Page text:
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Even the most conscientious employee arrives late for work from time to time. Like most workplace issues, what you say often matters less than how you say it. Instead of deflecting blame, you're better off taking responsibility and discussing ways to avoid future tardiness. This approach defuses the immediate fallout from your late arrival and eases your supervisor's fear that this might turn into a chronic problem.
An apology probably isn't required when you show up a couple of minutes late, but if you arrive 30 minutes late or more, then you should take the time to apologize to your boss directly. Then start your shift as soon as possible, advises "Forbes" magazine in its February 2013 article, "The Most Ridiculous Excuses From Tardy Employees." Avoid trotting out an elaborate excuse. Be honest about why you were late, whether it was due to bad weather, oversleeping or poor driving conditions.
Serious tardiness -- whether it's one major incident, or a repeated pattern -- will require offering more than an apology to avoid damaging your reputation at work, "Boston Globe" etiquette columnist Peter Post writes. First, call the office when you're running overdue by 30 minutes or more, which shows your willingness to take responsibility for the situation. However, wait for a private moment to talk later with your boss. Own up to the problems your behavior caused. Then offer a solution to make up the lost time, whether it means taking a shorter lunch break or staying after hours to catch up on your work.
Don't feel defensive or put on the spot when discussing the issue with your boss. Your conversation may pinpoint other issues for your lateness, such as workloads you're not managing well, or a lack of understanding of how your behavior affects others at work. Don't feel ashamed to discuss them, since most managers are willing to help find a mutual solution. Your boss will probably ask for ways to avoid future problems, so prepare a couple suggestions for him to consider.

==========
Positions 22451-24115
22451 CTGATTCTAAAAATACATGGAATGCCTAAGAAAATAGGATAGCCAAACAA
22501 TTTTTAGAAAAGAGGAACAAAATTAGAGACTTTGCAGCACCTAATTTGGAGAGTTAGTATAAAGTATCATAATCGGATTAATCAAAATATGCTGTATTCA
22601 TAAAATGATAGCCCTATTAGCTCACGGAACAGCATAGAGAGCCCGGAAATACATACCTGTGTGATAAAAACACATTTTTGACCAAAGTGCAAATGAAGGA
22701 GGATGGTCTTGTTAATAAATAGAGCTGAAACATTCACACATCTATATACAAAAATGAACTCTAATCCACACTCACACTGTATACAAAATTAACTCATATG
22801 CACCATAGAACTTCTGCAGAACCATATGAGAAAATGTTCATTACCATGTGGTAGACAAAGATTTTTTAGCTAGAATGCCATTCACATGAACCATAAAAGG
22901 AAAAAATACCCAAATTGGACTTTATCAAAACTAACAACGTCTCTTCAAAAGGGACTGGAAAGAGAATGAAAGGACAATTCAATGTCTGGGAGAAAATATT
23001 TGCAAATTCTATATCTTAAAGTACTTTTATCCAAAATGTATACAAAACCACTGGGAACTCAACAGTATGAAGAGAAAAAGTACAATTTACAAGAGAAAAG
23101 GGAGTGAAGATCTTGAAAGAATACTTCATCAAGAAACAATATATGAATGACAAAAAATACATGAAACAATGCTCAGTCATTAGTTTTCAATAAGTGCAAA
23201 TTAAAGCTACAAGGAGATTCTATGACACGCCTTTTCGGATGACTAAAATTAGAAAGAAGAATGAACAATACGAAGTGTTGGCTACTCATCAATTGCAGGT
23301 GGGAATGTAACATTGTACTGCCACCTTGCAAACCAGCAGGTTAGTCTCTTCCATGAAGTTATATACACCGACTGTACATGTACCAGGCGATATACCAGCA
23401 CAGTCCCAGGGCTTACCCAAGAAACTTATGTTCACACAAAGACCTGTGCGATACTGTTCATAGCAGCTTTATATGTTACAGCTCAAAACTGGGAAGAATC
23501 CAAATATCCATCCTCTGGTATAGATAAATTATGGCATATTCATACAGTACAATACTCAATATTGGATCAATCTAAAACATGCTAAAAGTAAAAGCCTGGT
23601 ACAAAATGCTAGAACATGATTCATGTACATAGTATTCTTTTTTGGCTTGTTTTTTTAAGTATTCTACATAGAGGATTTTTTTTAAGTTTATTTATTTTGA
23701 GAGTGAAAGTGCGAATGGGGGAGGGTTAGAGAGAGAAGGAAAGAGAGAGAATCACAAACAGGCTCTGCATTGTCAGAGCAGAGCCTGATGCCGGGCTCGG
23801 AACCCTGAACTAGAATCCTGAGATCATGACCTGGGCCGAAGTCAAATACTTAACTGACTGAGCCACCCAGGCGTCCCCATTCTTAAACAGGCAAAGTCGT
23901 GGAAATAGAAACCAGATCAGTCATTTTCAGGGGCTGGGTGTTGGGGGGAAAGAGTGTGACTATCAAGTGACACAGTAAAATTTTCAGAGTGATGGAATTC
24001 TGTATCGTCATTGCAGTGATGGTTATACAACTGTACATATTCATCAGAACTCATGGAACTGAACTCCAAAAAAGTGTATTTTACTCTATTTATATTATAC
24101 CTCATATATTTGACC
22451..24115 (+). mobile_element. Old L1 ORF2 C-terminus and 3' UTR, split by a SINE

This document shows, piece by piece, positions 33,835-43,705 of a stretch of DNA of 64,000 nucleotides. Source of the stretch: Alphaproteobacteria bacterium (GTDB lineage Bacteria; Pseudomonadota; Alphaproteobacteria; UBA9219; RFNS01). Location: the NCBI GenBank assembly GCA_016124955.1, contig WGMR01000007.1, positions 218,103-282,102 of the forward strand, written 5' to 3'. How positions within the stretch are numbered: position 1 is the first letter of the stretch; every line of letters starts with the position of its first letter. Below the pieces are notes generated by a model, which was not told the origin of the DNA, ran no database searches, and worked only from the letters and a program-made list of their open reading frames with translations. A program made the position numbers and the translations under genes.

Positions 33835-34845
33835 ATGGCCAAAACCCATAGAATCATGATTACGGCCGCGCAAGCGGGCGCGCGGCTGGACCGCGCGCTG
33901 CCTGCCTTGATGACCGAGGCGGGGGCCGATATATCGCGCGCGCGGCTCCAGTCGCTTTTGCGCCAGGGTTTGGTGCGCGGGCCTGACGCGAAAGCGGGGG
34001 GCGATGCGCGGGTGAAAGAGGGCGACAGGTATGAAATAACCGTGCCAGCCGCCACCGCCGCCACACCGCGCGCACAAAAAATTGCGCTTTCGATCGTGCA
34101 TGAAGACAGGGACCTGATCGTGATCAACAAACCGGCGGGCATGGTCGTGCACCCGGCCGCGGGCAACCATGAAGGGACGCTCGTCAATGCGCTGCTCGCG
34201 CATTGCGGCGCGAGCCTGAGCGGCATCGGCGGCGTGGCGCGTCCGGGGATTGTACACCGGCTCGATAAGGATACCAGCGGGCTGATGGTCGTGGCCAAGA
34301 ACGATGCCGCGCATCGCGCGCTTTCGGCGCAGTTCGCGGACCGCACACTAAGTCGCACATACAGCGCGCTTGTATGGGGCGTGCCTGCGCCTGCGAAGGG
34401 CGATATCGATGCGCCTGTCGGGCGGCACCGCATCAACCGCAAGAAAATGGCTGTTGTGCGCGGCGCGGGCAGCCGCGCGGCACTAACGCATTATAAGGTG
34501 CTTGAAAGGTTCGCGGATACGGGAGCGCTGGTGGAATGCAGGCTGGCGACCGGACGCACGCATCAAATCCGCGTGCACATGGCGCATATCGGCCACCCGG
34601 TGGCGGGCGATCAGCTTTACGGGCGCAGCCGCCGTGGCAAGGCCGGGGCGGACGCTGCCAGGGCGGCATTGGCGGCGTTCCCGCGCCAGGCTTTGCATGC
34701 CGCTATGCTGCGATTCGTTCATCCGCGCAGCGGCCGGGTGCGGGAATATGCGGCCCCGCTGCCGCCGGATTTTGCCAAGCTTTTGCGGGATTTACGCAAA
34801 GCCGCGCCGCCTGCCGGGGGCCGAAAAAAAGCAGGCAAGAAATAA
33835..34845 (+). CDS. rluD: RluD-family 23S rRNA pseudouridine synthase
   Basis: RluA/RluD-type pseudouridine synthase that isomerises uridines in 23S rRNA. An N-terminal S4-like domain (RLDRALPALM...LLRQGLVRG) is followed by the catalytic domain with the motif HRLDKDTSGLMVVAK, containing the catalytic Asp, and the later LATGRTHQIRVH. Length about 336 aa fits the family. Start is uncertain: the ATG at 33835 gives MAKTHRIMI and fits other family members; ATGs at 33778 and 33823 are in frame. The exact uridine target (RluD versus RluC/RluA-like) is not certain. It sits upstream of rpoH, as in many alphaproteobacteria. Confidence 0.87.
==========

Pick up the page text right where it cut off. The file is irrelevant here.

Honesty goes far in most workplaces, but remember that your boss isn't bound to accept your apology or explanation. He may still give a verbal or written warning, or require a performance improvement plan to correct the problem. However, even if you're not facing such sanctions, strive to ensure you are on time in the future. Avoid routines that lend themselves to tardiness, like stopping for coffee during rush hour. Otherwise, you won't acquire the self-discipline that arriving on time demands, and risk losing your job.
Ralph Heibutzki's articles have appeared in the "All Music Guide," "Goldmine," "Guitar Player" and "Vintage Guitar." He is also the author of "Unfinished Business: The Life & Times Of Danny Gatton," and holds a journalism degree from Michigan State University.